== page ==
Meet Future Engineer Michael Nunnelly

By Dora Smith

Actually make that CURRENT engineer. Michael just graduated from Auburn University with a bachelor’s of science in mechanical engineering, with minors in Automotive Engineering and Manufacturing and Business. If you’re at Solid Edge University, you can meet him IRL.

Michael is team captain of Auburn University’s Formula SAE (FSAE) team. Here’s a great video of the team’s 2012 car:

Michael has a passion for anything with wheels, including classic cars, custom motorcycles and bamboo bicycles. He’s probably the only student at Auburn with a bamboo bike. He saw one online and then noticed a big patch of bamboo on campus and the rest is history. His affinity for autos drove him to Auburn.

At Solid Edge University, Michael and his FSAE teammates will present on the competition, the car and the overall experience. Their session is titled: “Multi-Part Assembly and Troubleshooting with Synchronous & Traditional Models.” Auburn uses Solid Edge in their mechanical engineering curricula and for designing FSAE and Baja cars.  They’ll share a step-by-step guide to assembling an automotive sub-system using Solid Edge’s assembly relationships. 

If you’re not familiar with FSAE, check out Auburn’s FSAE website. The more than 30-year-old design competition program has been in practice at universities for more than 30 years.  In a nutshell challenges students to design, build and test a Formula-style race car based on rules that test onsite operations and problem solving skills. Here’s my Q&A with Michael:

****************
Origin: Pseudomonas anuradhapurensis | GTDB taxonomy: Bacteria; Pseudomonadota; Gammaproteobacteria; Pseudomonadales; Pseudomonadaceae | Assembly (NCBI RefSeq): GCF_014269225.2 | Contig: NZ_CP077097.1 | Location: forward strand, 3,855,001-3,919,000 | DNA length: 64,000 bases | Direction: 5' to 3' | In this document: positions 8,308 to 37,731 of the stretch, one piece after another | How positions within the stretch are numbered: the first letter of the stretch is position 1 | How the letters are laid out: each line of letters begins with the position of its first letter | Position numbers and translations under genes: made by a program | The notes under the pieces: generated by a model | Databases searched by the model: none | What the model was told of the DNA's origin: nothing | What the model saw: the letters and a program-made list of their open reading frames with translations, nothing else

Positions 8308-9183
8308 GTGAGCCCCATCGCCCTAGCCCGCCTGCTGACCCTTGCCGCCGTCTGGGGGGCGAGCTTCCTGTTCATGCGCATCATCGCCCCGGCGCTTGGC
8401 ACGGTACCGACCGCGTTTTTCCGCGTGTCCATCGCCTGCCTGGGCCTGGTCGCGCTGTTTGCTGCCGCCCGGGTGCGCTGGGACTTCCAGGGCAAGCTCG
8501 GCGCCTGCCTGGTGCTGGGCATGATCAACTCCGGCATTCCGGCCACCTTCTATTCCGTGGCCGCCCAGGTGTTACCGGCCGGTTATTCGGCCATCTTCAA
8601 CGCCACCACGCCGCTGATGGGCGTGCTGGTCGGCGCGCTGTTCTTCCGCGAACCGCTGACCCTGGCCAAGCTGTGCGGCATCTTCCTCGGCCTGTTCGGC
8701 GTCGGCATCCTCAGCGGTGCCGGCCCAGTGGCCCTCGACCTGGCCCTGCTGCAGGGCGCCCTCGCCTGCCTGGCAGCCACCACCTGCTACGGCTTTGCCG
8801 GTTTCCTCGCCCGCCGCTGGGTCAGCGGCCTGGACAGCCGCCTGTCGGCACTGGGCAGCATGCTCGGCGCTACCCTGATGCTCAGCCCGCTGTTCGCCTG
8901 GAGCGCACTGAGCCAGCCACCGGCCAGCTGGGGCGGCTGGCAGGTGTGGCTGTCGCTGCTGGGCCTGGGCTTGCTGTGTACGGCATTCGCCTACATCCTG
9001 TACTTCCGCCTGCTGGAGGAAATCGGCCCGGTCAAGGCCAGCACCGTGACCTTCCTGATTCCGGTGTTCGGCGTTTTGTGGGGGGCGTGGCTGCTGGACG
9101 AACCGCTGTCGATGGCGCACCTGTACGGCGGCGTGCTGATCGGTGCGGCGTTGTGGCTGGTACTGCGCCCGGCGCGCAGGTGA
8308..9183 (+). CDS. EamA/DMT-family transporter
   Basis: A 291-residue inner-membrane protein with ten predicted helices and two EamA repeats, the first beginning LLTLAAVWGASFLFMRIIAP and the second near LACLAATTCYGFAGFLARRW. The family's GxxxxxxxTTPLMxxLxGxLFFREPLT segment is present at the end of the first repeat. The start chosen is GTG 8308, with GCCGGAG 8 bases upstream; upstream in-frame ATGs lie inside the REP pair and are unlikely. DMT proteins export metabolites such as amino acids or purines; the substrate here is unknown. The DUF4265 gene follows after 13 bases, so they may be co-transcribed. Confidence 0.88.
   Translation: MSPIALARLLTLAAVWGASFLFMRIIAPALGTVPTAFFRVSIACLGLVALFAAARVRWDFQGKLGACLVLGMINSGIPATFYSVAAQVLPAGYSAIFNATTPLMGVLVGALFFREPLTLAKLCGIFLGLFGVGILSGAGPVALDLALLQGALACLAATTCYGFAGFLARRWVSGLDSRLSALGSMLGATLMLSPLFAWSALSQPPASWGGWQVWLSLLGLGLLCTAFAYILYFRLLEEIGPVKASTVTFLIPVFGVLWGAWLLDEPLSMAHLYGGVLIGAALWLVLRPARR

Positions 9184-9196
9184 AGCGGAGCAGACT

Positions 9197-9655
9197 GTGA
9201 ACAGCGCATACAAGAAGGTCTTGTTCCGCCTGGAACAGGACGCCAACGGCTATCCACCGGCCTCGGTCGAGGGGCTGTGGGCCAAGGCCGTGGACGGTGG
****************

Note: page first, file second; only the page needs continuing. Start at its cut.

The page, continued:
Q: How fast does the car go?

A: “Our car goes 110-120 miles per hour but we focus more on acceleration. This year’s car can go 0-60 in 3.1 seconds.”

Q: So where do you test drive the car?
A: “We’re pretty fortunate that the regional airport is a sponsor. Not many teams have a great stretch of asphalt like that to test their cars.”

Q: What challenges did you face during the design/build?
A: “We chose to go carbon fiber this year. A steel chassis is a lot heavier and harder to package. So instead of building the frame out of steel tubing, we used all molded carbon fiber. Since it was the first time we used carbon fiber, we had some challenges with determining the thickness to use in the model. It was a good challenge and the next step in developing ourselves as engineers.”

Q: What features of Solid Edge did you use to develop your project?
“We used both traditional and synchronous technology in the modeling. We sketch the base so we can easily parameterize. We use surfacing for body shapes. We do interpart modeling to create parts in the assembly. Solid Edge’s assembly relationships allow us to see what fits and what doesn’t.”

Q: What lessons did you learn in the process?
A: “The lessons I’ll take away as a graduate is understanding the scope of a project upfront and project mgmt. If you spend all your time designing, you have less time to build. You have to design a product to be manufactured in time.”

Q: Last but not least, what would you say about engineering to those considering it as a career?
A: “There are lots of opportunities. Some may think engineering is boring, that it’s not creative. It’s totally the opposite. As engineers we can design anything we want to meet end users requirements. There is no end to the creativity.”

Here’s a brief video Michael in an interview with teammate Andrew Rains:

Michael says he wants his first job to be something just like a FSAE project with a good mix of design and build. I’ll share more from the Auburn FSAE team live from Solid Edge University.

–        Dora

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This article first appeared on the Siemens Digital Industries Software blog at